Reggae music, like soul before it and the rap and hip-hop scenes that have evolved since, has always been music that beats with a conscious heart. But then such music has always been born of real struggles and Don’t Do That is Link & Chain‘s response to just one aspect of that struggle.

Don’t Do That is a musical response to the gun crime situation on their home island of Jamaica, a seemingly endless wave of youth violence that results in the deaths of far too many taken far too soon. The message is a simple one, we must learn to settle our differences through reason and discussion rather than the rash actions and tragic outcomes which result from people believing that a gun can ever be the answer.

As always, their music is joyous and upbeat, a perfect musical vehicle for the message of peace and understanding that it delivers. Basses pulse, guitars skank and chime, beats punctuate and brass breezes through and always it is the vocal blends, a merging of hope and harmony, poignancy and infectiousness which is the focal point. Link&Chain have always been on a mission of positivity and peace, in their own words looking to “write their own unique spiritual, danceable music, designed to uplift, educate & entertain.” And Don’t Do That is certainly all of those things.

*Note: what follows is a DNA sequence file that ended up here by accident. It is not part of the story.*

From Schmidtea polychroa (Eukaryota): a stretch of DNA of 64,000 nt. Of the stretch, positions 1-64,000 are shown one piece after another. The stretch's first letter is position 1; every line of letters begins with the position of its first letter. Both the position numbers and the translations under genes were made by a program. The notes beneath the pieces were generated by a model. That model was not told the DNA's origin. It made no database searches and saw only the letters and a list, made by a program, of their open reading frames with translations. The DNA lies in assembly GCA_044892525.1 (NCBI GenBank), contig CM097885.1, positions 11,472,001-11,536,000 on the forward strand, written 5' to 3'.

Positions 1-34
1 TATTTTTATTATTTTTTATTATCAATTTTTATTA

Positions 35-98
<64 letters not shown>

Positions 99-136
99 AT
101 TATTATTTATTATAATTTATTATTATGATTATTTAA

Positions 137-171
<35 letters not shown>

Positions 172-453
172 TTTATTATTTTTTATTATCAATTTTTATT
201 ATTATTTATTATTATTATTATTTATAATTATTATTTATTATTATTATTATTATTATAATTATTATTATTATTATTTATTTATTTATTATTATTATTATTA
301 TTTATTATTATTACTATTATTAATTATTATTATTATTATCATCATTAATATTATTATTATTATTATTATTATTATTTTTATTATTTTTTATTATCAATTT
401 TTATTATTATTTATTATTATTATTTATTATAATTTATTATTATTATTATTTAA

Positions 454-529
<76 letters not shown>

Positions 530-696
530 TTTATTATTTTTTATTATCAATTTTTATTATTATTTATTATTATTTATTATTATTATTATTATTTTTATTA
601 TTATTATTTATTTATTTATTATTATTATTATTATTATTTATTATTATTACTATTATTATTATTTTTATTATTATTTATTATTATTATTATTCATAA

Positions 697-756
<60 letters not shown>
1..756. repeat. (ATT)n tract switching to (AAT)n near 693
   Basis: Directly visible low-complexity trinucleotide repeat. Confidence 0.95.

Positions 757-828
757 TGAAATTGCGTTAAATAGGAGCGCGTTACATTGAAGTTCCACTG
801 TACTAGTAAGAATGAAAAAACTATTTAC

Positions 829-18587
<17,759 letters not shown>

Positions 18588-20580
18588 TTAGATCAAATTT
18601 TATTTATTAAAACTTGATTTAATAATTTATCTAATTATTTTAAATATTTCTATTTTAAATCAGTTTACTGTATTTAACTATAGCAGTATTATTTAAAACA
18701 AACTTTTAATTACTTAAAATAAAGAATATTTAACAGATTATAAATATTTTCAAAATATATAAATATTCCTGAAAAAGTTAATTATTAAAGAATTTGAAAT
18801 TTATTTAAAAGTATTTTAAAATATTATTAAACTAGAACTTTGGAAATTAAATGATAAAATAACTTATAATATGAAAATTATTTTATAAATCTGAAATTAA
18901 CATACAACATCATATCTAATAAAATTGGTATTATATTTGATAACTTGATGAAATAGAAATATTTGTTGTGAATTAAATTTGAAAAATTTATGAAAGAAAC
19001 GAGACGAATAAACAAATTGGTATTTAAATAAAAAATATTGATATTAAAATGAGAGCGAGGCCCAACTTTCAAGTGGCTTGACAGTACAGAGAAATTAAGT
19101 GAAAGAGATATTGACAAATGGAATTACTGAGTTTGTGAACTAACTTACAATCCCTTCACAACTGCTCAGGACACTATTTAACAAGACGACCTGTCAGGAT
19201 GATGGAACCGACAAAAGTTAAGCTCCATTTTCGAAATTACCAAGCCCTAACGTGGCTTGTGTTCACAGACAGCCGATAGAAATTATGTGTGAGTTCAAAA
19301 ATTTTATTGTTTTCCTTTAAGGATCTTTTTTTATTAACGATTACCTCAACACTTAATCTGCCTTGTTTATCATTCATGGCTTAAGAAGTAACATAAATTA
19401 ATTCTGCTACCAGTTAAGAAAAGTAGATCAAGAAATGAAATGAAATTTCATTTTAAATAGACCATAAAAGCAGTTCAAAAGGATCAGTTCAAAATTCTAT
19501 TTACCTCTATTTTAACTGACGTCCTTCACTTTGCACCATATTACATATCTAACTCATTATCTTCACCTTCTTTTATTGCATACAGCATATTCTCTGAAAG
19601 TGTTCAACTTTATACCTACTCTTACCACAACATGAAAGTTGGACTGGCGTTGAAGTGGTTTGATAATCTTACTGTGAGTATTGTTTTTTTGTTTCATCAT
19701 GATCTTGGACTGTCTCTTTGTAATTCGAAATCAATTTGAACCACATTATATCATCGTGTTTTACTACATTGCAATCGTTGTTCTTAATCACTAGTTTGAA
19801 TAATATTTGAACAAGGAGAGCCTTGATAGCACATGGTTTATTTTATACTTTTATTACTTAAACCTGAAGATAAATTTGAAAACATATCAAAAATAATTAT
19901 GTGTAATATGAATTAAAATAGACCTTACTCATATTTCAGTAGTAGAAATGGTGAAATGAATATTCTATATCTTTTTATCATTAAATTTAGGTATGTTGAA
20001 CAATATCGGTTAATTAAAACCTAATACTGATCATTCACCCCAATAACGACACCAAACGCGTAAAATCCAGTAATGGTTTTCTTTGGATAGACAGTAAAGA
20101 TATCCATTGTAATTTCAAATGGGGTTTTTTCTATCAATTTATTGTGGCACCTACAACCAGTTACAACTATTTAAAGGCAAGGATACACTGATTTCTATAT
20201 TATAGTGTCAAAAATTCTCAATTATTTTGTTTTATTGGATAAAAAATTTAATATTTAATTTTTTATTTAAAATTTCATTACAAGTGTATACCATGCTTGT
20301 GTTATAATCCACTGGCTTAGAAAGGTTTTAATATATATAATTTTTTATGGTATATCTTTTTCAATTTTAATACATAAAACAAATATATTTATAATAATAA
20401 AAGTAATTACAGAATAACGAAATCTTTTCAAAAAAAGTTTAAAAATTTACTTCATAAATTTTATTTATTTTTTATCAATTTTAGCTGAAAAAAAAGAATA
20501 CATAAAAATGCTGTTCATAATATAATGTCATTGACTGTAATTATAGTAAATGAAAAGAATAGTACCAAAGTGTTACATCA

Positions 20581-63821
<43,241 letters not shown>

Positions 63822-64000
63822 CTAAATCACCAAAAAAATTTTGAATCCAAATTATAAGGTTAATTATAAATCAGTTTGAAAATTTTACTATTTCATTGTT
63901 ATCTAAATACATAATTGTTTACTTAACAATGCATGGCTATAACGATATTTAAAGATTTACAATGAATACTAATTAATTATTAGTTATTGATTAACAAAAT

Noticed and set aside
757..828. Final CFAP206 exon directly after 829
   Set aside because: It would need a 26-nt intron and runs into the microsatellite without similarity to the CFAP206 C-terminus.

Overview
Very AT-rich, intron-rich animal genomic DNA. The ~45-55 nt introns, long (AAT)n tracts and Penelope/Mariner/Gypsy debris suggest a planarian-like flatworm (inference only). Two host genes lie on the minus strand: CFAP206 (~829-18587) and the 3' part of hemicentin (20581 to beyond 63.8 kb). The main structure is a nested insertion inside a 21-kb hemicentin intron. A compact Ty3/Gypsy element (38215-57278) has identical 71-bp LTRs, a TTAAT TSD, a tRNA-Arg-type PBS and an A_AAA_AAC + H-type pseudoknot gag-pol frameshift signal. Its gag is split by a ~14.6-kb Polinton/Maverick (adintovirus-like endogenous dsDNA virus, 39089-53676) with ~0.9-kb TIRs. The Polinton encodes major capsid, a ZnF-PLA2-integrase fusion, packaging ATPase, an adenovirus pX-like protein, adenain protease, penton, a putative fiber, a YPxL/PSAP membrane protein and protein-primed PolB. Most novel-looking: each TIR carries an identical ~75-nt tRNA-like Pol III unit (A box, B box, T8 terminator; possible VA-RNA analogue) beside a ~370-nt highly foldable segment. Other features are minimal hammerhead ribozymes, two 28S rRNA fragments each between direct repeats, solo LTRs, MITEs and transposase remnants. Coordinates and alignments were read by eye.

It is also an extension of their Rastafari belief which holds dear important factors such as love and unity, community and positivity and to this end, they are trying to change the mindset of the younger generation. 

Of course, Link&Chain make this blend of upbeat vibes and deadly serious message, this blend of entertainment and education seem easy. After all, they have been at this a long time and since starting out as protegees of producer Lawrence “Jack Ruby” Lindo, the man behind Burning Spear’s seminal album Marcus Garvey, and have been releasing albums since the late 80s and they are now regarded as being “As good as any (band) the island’s ever produced”.

And what keeps Link&Chain so popular and so relevant is their ability to move with the times. Musically they lean into reggae traditions but they also reflect the changes that are ongoing in the genre. But more than that, lyrically they speak for everyone, writing songs which everyone can relate to and talking about important issues and sharing those ideas via the most engaging, infectious, cool and creative slices of music.

Music offers a platform like few other creative outlets. And the lesson here is this. If you are going to be allowed to stand on that soapbox and speak to the world, you might as well have something of real value to say.

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